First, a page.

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By Lauren Moss & Elaine Dunkley
BBC News

Nearly one in five teachers in England has been hit by a pupil this year, a survey commissioned by the BBC says.

One teacher told BBC News behaviour was a “never-ending battle”. Another said spitting, swearing and chair-throwing were among the things happening often.

A union says its members are reporting worsening violence and abuse from pupils since the Covid pandemic.

The Department for Education (DfE) says it has invested £10m in behaviour hubs to support schools.

Using the survey tool Teacher Tapp, BBC News asked up to 9,000 teachers in England in February and March a series of questions about their experiences with behaviour in the classroom.

A greater proportion of primary and secondary teachers reported pupils fighting, pushing and shoving compared with two years ago.

Lorraine Meah has been a primary school teacher for 35 years, for the last five of which she has chosen to do supply work – covering lessons on an ad-hoc basis – because it is more flexible.

Over that time, she says pupils’ behaviour has worsened.

Supply teacher Lorraine Meah says sometimes pupils as young as six are throwing chairs

She says she has seen nursery and reception-aged children “spitting and swearing”, with the worst behaviour from five and six-year-olds with “dangerous tendencies” like throwing chairs.

“You will get three or four children in your class displaying challenging behaviour. That’s hard to deal with when you’ve got a class of 30,” says Mrs Meah, who teaches in the Midlands.

Another Midlands-based teacher, Zak Copley, did supply teaching for a year and also says behaviour is “definitely getting worse” and sometimes feels like a “never-ending battle”.

On one occasion, the computer science teacher said he had to pull pupils apart after they began “throwing punches” at one another.

“The room got absolutely ransacked,” he says, remembering that displays were “ripped off the wall”.

On another occasion, a pupil who had been sent out of class tried to break back into the room with a cricket bat, he said.

In Dewsbury, West Yorkshire, St John Fisher Catholic Academy for 11 to 18-year-olds is working hard to improve its behaviour.

In 2022, it was rated “inadequate” by Ofsted, whose inspectors found poor behaviour by pupils, including frequent fighting, made others feel unsafe.

“There was a culture of bullying and an atmosphere of intimidation,” says Karl Mackey, the school’s fifth head teacher in six years.

“We had a lot of internal truancy – kids going into toilet cubicles vaping and using mobile phones.”

Karl Mackey has brought in new rules and changed the curriculum to tackle poor behaviour at his school

Since Mr Mackey joined a year ago, his new behaviour policy has seen pupils rewarded for good attendance.

Corridors are closed off to stop children being able to wander the whole school if they leave a lesson. There are strict rules about going to the toilet during lessons and mobile phones are banned.

He has also brought in more subjects including dance, drama and music.

Year 9 pupil Tamika was excluded from her previous school, and says pupils at St John Fisher have “settled down” since the rule changes.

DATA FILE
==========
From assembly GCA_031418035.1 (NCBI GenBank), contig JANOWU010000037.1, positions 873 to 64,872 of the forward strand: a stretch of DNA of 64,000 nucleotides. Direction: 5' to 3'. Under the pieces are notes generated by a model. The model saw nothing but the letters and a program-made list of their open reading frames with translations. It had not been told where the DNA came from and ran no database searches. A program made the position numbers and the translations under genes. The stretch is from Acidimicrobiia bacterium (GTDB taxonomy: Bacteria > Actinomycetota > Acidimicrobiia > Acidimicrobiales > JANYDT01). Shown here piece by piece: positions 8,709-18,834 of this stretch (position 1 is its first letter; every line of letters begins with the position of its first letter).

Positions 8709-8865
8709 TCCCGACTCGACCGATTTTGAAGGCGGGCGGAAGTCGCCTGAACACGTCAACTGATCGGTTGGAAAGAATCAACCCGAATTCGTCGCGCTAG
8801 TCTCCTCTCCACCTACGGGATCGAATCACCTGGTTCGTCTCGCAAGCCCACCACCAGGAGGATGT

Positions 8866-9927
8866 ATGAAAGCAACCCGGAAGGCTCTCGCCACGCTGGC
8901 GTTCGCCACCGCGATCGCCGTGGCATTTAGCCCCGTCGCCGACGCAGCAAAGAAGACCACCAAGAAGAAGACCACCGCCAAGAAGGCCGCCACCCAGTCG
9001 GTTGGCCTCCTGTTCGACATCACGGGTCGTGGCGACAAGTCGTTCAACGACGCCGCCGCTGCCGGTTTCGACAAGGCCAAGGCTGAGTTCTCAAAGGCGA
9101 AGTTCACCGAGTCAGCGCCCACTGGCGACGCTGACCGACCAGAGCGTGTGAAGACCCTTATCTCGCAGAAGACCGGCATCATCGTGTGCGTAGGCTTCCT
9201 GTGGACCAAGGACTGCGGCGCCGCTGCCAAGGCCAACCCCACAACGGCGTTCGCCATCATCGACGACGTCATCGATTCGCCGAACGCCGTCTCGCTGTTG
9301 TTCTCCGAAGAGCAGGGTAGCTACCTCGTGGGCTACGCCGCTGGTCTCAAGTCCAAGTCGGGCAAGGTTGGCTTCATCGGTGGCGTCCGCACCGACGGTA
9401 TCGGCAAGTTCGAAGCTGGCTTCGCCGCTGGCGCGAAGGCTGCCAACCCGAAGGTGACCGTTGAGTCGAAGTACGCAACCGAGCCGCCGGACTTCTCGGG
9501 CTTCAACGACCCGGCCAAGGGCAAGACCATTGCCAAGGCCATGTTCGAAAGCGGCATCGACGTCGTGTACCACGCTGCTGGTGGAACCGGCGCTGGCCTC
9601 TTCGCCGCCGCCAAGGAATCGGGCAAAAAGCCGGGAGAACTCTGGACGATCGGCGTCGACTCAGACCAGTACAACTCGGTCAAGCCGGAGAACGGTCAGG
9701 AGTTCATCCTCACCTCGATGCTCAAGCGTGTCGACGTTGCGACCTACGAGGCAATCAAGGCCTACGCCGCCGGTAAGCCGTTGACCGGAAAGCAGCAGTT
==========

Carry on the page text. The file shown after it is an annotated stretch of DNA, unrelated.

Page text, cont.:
“I find it easier to co-operate with teachers and speak to them if I am struggling with a lesson, and I can get my head down,” she said.

“There are less students going round kicking off. If they do, there will be steps in place for them to reflect on their behaviour – like going into isolation, or being sent home.”

Mr Mackey says the school tries its best to avoid suspending children if possible.

He says the whole school community, including local residents, have noticed children behaving better.

“There’s been a real shift. This year you’ll see them in lessons every single day, not late, in perfect uniform, trying their hardest,” he added.

In the Teacher Tapp survey, the BBC also found:

30% of all teachers said they had witnessed pupils fighting during the week they responded to the questions
Two in five respondents said they had witnessed aggressively violent behaviour that needed an intervention in a single week
15% of secondary teachers said they have experienced sexual harassment from a pupil when working at school.

Dr Patrick Roach, general secretary of the NASUWT union, says teachers are reporting that violence and abuse in schools “have risen notably” since the pandemic.

“This is being compounded by cuts to specialist behaviour and mental health services for children, which have left teachers doing their best to fill the gaps and meet the needs of pupils that really require the skills of specialist counsellors and therapists,” he said.

The DfE says “decisive action” is being taken to improve pupil behaviour.

A spokesperson added it had doubled its mental health and wellbeing scheme for head teachers this year, backed by £1.1m.

Debra de Muschamp, from the head teachers’ union, says teachers have been left “shaken, frightened and isolated” by abuse from parents

In 2020, the DfE launched a £10m behaviour hub programme to allow hundreds of struggling schools to be paired with others to learn new ways of dealing with poor behaviour.

The programme finishes this year.

Abuse from parents

One in five respondents to the BBC’s survey said they had experienced online abuse from a parent or guardian since September. A similar number said they had experienced verbal abuse.

Head teachers’ union NAHT says some members are experiencing growing problems among a “minority” of parents.

“It can be face-to-face, on the telephone, on social media… enough is enough,” says Debra de Muschamp, a regional NAHT secretary who runs three primary schools in north-east England.

NAHT, which is running a local campaign to tackle parent-on-teacher abuse, says head teachers have had tyres slashed and been physically assaulted.

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